For example, I was my merino wool socks (read this article about choosing the best wool socks for hiking) inside-out in cold water and hang them to dry. This might not kill the bacteria unless I use an appropriate detergent that kills bacteria.
Let’s consider our underwear. No matter how clean you are, there is some transfer of fecal and bodily fluids from you to your underwear. Bacteria and other microbes will grow in this environment. Hot water and detergent should be used to clean all this “stuff” off of your underwear.
Also consider the towels in your bathroom. Studies have shown (source: Time Magazine, University of Arizona, & New England Journal of Medicine and more) that both bathroom and kitchen towels are breeding grounds for bacteria and potential infection.
One researcher suggested that washing your face in the bathroom and drying with a towel could be transferring more fecal material to your face than if you placed your face in the toilet and flushed! Yuck!
Not only should we wash our socks and underwear separately, we should also wash our bathroom towels separately, and much more regularly than we do now!
Socks and underwear will be soiled in different ways and each will have different bacterial composition. You don’t want to cross contaminate bacteria from your feet to your genital area or vice versa.
One bacteria that is prevalent across North America is athletes' foot. If you have athletes' foot, then you certainly don't want that going up into your groin region. A regular foot bath with soaps like Tea Tree Oil can help alleviate or eliminate this bacteria.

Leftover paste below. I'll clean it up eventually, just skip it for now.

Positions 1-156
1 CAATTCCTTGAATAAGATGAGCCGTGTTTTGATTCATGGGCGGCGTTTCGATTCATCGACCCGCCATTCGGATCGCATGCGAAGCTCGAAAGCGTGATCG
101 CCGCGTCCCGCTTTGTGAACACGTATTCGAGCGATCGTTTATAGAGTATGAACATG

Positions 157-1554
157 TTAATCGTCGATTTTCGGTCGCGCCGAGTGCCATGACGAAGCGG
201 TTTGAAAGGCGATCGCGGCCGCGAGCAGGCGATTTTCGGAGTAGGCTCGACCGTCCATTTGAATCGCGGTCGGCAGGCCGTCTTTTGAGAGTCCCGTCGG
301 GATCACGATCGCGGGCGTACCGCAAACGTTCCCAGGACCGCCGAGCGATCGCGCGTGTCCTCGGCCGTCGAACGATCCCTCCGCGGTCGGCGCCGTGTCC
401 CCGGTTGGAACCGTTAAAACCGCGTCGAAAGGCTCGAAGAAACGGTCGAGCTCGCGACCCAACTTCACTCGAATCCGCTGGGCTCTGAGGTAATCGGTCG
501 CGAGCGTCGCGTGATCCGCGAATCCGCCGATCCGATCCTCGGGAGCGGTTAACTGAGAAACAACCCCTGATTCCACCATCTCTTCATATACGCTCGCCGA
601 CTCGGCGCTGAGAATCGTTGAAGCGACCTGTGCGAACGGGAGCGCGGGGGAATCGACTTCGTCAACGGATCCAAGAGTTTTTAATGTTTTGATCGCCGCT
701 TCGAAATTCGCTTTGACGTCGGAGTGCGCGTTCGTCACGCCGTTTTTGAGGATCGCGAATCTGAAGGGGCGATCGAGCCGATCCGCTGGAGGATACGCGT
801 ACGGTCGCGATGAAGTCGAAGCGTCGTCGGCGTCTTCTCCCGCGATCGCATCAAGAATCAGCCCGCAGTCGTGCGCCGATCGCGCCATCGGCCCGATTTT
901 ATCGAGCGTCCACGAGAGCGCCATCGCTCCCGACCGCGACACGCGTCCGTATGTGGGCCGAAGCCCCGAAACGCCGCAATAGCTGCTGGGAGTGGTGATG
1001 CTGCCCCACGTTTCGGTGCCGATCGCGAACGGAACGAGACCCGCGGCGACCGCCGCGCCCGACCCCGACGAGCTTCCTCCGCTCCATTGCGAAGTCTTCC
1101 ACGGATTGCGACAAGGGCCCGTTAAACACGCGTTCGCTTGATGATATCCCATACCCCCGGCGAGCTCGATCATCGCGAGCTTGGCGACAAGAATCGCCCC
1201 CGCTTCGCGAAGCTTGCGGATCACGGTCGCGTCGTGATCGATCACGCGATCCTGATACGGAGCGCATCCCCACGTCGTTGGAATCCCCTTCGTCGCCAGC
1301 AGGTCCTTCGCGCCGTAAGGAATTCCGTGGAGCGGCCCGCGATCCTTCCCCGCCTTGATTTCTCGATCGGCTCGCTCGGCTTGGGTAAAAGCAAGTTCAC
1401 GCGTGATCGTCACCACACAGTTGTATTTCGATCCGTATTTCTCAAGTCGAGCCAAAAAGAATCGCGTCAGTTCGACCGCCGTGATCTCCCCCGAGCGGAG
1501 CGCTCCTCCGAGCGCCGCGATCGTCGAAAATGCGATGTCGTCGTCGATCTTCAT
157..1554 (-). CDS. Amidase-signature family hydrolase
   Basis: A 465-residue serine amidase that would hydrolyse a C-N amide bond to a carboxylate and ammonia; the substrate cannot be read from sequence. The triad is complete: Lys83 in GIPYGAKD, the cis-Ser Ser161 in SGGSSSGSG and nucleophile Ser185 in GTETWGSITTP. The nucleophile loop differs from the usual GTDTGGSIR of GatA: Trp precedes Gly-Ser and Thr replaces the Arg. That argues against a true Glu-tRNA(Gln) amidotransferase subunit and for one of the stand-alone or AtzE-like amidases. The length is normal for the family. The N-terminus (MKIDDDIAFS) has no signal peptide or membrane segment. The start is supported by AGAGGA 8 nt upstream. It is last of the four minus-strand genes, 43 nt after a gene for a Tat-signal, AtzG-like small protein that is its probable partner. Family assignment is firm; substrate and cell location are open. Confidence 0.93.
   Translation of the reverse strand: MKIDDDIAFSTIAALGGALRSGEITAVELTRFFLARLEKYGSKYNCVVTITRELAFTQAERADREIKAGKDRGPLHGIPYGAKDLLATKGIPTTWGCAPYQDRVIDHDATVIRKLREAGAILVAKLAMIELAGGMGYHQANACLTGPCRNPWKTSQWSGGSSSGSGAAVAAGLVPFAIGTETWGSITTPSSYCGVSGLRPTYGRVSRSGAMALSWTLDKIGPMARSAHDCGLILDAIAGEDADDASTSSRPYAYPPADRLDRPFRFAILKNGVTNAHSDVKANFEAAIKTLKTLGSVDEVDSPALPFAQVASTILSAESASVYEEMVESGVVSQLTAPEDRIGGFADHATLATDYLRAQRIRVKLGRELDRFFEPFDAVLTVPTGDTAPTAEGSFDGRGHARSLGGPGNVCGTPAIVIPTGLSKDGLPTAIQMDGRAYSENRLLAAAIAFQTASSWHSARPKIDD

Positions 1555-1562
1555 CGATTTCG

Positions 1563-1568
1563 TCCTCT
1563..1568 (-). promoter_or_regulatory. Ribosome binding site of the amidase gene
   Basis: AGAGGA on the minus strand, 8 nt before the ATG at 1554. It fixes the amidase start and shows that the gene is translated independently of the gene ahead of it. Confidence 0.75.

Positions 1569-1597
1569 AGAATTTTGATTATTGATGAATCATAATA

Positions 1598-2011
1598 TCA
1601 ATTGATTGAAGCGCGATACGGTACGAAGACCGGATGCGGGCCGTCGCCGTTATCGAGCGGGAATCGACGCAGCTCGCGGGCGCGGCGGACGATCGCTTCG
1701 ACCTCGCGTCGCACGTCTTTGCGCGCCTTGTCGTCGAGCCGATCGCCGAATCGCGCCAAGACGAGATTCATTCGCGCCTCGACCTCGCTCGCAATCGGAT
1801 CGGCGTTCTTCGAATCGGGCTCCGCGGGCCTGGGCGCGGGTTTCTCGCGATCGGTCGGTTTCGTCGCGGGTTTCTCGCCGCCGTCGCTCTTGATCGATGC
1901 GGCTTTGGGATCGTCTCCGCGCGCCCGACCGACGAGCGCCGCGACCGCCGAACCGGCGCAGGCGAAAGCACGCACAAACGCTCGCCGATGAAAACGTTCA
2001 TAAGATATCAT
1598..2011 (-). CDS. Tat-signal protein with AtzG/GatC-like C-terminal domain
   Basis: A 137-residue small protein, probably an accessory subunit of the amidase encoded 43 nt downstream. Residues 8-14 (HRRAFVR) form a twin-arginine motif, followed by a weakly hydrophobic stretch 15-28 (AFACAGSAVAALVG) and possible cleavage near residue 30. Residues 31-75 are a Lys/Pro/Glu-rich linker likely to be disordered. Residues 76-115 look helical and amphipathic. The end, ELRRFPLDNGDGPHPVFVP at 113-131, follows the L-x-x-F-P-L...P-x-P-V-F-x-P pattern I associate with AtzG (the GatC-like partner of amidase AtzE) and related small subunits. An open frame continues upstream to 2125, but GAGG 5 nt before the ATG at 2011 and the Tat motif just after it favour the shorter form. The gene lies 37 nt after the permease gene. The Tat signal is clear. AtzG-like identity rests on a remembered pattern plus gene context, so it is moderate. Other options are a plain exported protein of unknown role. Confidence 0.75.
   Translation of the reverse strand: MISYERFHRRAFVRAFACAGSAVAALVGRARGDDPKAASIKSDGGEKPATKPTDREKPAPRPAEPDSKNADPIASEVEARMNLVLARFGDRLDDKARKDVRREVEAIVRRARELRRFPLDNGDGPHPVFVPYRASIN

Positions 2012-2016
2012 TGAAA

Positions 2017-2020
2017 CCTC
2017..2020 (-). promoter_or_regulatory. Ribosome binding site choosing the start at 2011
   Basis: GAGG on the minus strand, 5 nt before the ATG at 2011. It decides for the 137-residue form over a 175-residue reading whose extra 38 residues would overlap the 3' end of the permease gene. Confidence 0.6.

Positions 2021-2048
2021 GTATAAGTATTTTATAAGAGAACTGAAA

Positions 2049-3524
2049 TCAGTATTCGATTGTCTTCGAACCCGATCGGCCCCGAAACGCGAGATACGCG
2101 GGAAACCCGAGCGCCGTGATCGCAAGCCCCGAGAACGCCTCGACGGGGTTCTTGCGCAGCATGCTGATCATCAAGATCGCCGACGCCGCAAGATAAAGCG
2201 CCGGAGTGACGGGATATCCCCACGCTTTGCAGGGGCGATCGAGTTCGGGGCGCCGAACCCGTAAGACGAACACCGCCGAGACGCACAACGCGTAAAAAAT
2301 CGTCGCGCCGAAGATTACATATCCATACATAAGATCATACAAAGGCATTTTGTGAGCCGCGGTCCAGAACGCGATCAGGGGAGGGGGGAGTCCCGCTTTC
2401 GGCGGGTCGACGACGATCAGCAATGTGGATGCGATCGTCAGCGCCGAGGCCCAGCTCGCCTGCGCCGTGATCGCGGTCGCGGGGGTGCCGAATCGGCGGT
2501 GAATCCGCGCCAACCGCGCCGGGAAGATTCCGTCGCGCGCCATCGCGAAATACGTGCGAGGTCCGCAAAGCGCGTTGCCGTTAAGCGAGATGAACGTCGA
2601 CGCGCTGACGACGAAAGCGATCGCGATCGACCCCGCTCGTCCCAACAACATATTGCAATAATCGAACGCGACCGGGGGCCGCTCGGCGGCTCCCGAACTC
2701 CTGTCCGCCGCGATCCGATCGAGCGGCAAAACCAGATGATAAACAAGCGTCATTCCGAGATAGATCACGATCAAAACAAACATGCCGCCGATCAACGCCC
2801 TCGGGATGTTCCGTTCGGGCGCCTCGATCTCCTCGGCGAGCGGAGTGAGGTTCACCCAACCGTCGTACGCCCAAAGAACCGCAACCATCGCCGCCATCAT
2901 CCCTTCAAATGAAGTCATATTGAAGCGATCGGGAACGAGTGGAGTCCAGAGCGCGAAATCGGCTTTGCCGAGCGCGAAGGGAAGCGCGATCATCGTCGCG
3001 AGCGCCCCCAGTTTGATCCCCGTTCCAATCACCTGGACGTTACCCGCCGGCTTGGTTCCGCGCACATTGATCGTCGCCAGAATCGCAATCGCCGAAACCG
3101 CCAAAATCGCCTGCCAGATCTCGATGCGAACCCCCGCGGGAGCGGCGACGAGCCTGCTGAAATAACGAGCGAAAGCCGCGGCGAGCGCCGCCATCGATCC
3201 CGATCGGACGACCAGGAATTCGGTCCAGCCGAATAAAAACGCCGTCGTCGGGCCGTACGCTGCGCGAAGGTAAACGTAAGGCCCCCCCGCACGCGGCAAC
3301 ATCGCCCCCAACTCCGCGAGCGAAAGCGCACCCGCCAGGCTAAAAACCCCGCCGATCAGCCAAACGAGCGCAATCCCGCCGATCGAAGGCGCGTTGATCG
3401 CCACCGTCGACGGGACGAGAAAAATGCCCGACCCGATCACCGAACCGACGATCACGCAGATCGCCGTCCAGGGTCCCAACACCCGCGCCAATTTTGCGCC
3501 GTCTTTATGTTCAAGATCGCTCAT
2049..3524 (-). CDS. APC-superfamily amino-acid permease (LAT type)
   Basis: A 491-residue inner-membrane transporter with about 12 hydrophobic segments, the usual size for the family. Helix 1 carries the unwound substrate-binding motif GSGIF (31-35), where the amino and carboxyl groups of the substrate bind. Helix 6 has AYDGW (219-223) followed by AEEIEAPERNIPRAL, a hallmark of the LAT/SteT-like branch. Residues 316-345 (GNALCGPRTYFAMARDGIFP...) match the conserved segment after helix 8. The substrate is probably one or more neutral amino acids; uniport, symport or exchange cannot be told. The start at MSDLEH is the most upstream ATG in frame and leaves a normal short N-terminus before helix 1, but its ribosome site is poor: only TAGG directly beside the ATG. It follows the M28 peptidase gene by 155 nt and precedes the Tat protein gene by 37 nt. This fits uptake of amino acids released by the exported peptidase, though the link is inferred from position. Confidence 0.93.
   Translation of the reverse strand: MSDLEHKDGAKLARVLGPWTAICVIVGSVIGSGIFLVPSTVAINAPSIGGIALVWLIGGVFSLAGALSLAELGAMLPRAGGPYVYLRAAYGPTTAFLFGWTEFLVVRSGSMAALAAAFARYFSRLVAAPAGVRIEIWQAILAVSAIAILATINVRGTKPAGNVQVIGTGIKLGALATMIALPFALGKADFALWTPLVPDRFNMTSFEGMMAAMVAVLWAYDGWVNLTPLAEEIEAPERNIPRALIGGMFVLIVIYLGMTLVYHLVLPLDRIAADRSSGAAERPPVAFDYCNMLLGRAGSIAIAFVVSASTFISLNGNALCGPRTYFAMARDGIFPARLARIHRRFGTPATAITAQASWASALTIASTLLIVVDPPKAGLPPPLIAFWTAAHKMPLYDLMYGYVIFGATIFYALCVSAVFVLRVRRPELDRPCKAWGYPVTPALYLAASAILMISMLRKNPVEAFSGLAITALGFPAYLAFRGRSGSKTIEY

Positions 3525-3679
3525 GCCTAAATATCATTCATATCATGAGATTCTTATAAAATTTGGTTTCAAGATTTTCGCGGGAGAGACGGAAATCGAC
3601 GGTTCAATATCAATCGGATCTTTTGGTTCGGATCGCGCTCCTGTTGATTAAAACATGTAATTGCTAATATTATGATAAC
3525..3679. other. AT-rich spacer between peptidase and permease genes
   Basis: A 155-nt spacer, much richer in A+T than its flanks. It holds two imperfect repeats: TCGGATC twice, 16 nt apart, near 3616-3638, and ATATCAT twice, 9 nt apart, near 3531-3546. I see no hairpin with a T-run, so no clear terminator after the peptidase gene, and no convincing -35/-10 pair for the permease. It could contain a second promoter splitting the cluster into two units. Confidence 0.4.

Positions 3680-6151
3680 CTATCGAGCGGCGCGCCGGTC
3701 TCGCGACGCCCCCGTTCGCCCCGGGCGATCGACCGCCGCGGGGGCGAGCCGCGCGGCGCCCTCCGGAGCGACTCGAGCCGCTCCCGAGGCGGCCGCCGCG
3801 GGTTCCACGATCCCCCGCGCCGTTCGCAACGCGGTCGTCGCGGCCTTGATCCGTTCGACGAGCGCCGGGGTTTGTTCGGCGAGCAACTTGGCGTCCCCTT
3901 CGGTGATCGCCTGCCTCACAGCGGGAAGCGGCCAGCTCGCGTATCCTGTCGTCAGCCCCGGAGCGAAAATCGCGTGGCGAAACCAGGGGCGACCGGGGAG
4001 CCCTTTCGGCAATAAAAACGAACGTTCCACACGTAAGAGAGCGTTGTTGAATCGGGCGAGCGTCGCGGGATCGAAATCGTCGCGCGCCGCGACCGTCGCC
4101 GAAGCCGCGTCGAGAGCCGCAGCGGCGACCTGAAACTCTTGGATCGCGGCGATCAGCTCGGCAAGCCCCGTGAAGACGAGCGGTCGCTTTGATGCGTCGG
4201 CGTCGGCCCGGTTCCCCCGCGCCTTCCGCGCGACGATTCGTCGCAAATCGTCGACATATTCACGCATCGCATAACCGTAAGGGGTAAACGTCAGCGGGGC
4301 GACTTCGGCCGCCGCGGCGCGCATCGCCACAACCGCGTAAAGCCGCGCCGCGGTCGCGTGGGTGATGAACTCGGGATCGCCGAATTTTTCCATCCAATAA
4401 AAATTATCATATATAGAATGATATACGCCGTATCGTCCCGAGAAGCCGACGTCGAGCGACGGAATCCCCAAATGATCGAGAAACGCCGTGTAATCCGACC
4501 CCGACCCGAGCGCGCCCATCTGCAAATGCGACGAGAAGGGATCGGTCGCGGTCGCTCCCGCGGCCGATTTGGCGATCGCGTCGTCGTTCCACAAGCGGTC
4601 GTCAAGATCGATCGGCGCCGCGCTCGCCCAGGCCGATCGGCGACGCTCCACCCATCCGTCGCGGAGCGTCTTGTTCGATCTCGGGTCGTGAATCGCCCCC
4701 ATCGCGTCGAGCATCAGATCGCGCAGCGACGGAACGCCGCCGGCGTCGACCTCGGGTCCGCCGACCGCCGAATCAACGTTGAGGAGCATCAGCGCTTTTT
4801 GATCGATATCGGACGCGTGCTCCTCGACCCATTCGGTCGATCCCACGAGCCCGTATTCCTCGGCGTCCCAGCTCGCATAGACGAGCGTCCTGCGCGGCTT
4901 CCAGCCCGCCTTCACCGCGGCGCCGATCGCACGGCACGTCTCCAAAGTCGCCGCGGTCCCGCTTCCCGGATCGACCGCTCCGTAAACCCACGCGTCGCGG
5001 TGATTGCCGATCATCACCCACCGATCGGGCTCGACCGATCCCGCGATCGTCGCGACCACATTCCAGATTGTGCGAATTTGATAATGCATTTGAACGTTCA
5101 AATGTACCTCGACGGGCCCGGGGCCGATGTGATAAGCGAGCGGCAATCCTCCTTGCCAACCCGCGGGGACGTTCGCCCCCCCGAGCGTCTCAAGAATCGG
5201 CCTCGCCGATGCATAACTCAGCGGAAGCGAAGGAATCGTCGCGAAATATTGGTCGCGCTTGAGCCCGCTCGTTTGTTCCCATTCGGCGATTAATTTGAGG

Although your socks and underwear may have the same color, they might be made of different material. They might also be made of the same material but of different colors.
Even if the material is the same and the color is the same, it’s best to wash your socks and underwear separately. Again, refer to the first point. You don’t want athletes foot suddenly showing up in your genitals!
Wash separately! You might also want to wash your socks and undergarments with an antibacterial laundry detergent, such as the Lysol Laundry Additive.
There are many people around us who do not care about their inner clothing.
They wear the same socks and underwear for a long time as if the alarm goes off. I am discussing some signs behind your necessitates the purchase of new socks and undergarments.
When you discover holes in your socks and undergarments, it is mandatory to refresh them. You should buy new ones.
There is no other point left to keep them.
When your socks and underwear release bad smells, you need to wash them. But sometimes, the bad smell lingers on. The smell is a clue that you have some bacteria going on there.
Admit defeat. Restock your drawers.
As we age, our bodies change. Our clothing needs to change too.
If they are too tight, just throw away your well worn underwear. Restock your drawers.
On the other hand, they might become too loose, then it’s time to get something that fits a little better. There’s nothing worse than a pair of saggy underwear.
When your socks or undergarments become too small it could causes chafing.
Especially with clothes that are right against our bodies, you want something that’s comfortable and fits.
Nowadays people argue over socks whether they are underwear or not. I say they are not actually underwear. They cover a different region of the body and they should be washed separately from underwear!